Get email alerts Get Celiac.com E-mail Alerts  




Celiac.com Sponsor:
Celiac.com Sponsor:




Ads by Google:






   Get email alerts  Subscribe to FREE Celiac.com email alerts

Crispy Breading Substitute?
0

13 posts in this topic

I would  like to make my own chicken tenders.  I usually used ww flour with cornmeal and spices. what would be a good sub for the ww flour?  I have coconut flour and almond flour, would one of those work?

0

Share this post


Link to post
Share on other sites


Ads by Google:

Try Potato starch or Potato flour. The other thing I have used is Gluten Free Corn Flakes, just crush them in a plastic bag. Also marinade the chicken in buttermilk. The coating sticks better.

0

Share this post


Link to post
Share on other sites

Sounds totally crazy but works great.  I take plain white rice and grind it in my blender to make a fine rice flour.  I dip the chicken in egg and then into the ground rice and fry in olive oil.  Works great with fish too.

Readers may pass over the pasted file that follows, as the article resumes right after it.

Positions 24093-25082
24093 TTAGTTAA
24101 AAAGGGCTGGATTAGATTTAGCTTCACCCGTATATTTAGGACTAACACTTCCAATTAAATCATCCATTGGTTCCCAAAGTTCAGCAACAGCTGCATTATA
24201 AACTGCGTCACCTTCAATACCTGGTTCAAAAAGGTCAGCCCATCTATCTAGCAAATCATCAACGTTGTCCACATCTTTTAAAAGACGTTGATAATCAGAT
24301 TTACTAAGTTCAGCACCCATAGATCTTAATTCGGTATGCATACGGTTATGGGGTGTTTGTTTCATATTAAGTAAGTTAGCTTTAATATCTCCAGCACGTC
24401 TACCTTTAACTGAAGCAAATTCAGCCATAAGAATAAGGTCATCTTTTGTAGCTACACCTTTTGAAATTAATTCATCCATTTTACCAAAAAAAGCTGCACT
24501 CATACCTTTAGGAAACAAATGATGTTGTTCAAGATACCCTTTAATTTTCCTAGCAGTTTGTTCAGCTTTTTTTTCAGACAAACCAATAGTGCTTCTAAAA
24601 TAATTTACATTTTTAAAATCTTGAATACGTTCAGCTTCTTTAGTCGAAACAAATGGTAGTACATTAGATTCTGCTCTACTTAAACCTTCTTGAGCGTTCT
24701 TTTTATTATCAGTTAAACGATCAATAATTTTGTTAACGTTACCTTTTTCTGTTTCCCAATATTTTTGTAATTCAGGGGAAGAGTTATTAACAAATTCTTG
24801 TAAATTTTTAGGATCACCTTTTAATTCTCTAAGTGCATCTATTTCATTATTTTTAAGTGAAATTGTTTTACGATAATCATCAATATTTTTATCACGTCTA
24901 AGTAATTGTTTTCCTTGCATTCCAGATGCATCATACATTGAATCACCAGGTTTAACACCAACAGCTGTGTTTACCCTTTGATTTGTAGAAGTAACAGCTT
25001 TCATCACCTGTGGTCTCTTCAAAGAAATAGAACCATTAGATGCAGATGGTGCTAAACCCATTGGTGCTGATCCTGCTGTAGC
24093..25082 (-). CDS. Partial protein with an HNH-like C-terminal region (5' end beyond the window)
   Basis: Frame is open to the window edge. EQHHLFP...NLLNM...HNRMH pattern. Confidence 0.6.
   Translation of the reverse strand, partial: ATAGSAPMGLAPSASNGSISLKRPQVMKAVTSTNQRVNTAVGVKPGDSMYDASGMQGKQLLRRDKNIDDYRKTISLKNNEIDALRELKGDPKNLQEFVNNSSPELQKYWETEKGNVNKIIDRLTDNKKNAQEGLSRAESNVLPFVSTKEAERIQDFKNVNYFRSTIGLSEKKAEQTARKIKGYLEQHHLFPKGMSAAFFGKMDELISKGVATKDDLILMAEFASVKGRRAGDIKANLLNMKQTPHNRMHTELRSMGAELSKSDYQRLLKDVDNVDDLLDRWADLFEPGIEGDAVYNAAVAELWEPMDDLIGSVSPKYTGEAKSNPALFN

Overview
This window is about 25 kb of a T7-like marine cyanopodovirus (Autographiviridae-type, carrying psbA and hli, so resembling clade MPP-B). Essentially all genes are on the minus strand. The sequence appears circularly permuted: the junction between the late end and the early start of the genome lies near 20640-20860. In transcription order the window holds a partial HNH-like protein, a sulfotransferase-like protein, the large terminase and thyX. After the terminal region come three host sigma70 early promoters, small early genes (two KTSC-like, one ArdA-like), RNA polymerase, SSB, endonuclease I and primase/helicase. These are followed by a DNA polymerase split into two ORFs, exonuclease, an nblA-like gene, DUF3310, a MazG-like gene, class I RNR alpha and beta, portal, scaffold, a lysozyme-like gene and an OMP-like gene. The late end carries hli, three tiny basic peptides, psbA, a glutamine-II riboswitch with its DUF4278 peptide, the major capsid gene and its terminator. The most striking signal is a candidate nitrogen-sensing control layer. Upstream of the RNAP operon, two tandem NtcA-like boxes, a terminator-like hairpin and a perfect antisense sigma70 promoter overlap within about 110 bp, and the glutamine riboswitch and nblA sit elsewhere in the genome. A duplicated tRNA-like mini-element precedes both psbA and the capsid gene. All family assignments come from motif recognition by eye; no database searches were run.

0

Share this post


Link to post
Share on other sites

White rice flour makes an excellent coating.

0

Share this post


Link to post
Share on other sites

I made them with a mixture of rice flour and crushed doritos. Try them with any gluten-free chip or cereal. You could try several different "flour" coatings, just put mixtures in small bowls to see what flavors you like. Then fry and taste test...yum! I was just watching a cooking show on TV, and they were making them. They said to put a little baking soda in the flour mixture to help them brown better.

0

Share this post


Link to post
Share on other sites




Not sure if this is what you are looking for exactly but I made awesome Extra Crispy chicken over the weekend.

 

All I did was dip the chicken in egg beaten with milk and then into  all purpose gluten-free flour that I seasoned to taste and then dipped it back into the egg mixture, then iback into the flour.

 

Its a little goopy this way but if you get enough flour on the second time, it stops being runny.  But your hands get all doughy :P

 

Then I deep fried the chicken and the coating was nicely crispy.